When did you first think about talking to the dead?

As a child first without thinking, it seemed normal to have a cast of characters always in my head separate from the voices we all carry. They have their own languages. But with intention, not until my brother suicided; then I thought there must be a way to tune in and reach specifically, blood of my blood and coded the same as we are. I spent two years meditating while writing BASIC PROGRAMMING creating a visual narrative that involved walking 108 steps, one for each isolated inhale or exhale down a spiral staircase to the underworld where I could shed this coil and find him. If I lost count going down or my focus wavered, I would get up from the mat. And when I finally reached the bottom, I realized I didn’t know what to do at that point. You have to know how to get back up safely.


What is the program running in BASIC PROGRAM?

It’s a code I designed using Alice Notley’s Reason and Other Women. Her book rewrites women’s histories in the tongues of the dead, and my book takes on this question posed in another book by Notley (Benediction) that asks, “Is suffering worthless?” Each title of the poem has a line of code that has an algorithm in it that directs the reader to the line and words in the book Reason. Once pulled out these words build another poem that answers this question. Yes, suffering is worthless.


Is suffering worthless?

In a sense, we have created this human template that we are invested in. It goes like this: We, as humans, suffer and from this suffering we are able to transcend and find meaning in our lives. It’s just a story though. Suffering is no more necessary than taxes. We have yet to really comprehend the uses of consciousness, so we scratch the surface and call it living. BASIC PROGRAMMING is modeled after an old theory of consciousness that compares the human brain to a computer. We are coded from birth and destined to live out these codes unless we go through great pains to break these, and this catalyst to “enlightenment” or a “coming to the light” moment is often associated with great suffering. So we value suffering currently because it’s a bridge to more awareness.


But you don’t actually talk to the dead as much as use it as an artistic trope, right?

One of the things I do in my books is examine that thin line between where our imagination creates a story we call “art” and where we incorporate the body experience making it real in the world. I was both a poet writing a book about talking to the dead and a woman actually talking to the dead in order to write a book, and as quantum theory shares with us on a microcosmic level, observation changes reality. The dead don’t speak to me in words like a phone call. It’s sound based, so I trained in sound healing therapy and reiki as well as attended other shamanic practices while writing this book to up my sensitivity to these practices. Sound is the way in and out of consciousness and energy is the base foundation for all of existence, so to say we talk or don’t talk becomes semantics. We simply are one with everything, and we either choose to be aware or we do not.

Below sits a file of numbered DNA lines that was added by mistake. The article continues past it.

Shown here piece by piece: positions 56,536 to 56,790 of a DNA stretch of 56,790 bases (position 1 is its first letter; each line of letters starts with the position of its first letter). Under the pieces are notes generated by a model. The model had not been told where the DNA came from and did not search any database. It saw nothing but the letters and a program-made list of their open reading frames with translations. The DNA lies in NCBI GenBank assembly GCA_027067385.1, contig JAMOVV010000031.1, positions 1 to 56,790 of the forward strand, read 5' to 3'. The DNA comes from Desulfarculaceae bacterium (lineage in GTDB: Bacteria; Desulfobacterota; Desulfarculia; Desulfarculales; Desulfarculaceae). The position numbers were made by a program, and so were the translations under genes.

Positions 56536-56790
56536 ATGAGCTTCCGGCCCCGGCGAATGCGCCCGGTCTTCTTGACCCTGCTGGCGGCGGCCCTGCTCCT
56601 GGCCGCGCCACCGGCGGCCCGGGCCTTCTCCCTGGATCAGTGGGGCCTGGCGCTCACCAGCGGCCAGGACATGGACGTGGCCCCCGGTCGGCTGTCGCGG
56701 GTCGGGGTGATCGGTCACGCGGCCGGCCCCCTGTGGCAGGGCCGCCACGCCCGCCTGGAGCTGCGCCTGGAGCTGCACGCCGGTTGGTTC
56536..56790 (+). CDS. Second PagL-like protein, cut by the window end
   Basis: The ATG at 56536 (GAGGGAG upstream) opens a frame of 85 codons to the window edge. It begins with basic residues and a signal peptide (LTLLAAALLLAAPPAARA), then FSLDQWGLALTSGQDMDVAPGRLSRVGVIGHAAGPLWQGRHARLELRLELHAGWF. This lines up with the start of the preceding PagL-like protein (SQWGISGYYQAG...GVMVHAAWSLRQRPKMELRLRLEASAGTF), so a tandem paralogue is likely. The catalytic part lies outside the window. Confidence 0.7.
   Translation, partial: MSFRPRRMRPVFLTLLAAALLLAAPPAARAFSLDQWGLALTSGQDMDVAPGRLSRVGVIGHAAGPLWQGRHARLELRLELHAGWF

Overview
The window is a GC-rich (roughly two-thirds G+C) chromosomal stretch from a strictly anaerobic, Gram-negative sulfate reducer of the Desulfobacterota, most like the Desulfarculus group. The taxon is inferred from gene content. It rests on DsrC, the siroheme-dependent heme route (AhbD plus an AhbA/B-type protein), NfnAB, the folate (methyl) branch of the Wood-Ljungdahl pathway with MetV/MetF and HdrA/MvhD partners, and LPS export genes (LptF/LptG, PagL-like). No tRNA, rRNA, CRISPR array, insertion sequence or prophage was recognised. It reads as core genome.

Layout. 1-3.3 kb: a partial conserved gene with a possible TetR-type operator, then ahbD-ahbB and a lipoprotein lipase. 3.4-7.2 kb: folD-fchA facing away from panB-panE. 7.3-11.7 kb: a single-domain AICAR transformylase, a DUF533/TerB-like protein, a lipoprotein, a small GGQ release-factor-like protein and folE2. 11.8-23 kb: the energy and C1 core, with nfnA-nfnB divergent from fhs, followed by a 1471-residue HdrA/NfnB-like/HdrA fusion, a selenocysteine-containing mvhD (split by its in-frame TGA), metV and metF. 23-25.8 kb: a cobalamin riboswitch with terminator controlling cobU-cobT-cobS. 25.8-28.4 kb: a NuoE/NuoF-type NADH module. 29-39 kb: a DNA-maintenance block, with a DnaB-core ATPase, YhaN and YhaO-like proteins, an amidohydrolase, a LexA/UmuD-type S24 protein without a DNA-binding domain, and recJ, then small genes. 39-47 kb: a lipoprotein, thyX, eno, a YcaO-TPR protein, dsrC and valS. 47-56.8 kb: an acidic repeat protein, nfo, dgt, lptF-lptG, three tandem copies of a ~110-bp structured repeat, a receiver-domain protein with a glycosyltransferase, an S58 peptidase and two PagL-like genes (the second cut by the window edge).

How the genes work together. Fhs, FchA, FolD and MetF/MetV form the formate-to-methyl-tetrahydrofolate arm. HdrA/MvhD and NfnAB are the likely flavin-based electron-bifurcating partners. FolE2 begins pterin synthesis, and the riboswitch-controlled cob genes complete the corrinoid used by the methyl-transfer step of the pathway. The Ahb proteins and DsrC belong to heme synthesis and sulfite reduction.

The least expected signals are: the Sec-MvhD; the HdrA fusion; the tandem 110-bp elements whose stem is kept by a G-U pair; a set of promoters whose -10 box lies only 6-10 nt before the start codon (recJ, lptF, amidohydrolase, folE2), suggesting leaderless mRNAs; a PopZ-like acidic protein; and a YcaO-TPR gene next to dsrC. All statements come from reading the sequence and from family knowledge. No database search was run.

What’s up with this section in the middle that’s all about Wuthering Heights and Bob Dylan?

I wrote a poem for every chapter of Wuthering Heights linked to a Bob Dylan song in the middle of the book because I was interested in attachment theory and family. I took the two biggest influences in my life as a young kid, and I imagined how in our brains we create these cultural templates that become guides, but often these are toxic in our current culture. The book is a snapshot of a fragmented brain in a way, so there is this undercurrent of patterns, toxic families, father/ son/ daughter triangulation, attachment patterns and my brother being named Dylan: These ideas compound on one another creating a picture of how we try to make sense of death, grief, suicide, loss. We hold on to anything to understand what we will never fully know.


What is attachment theory?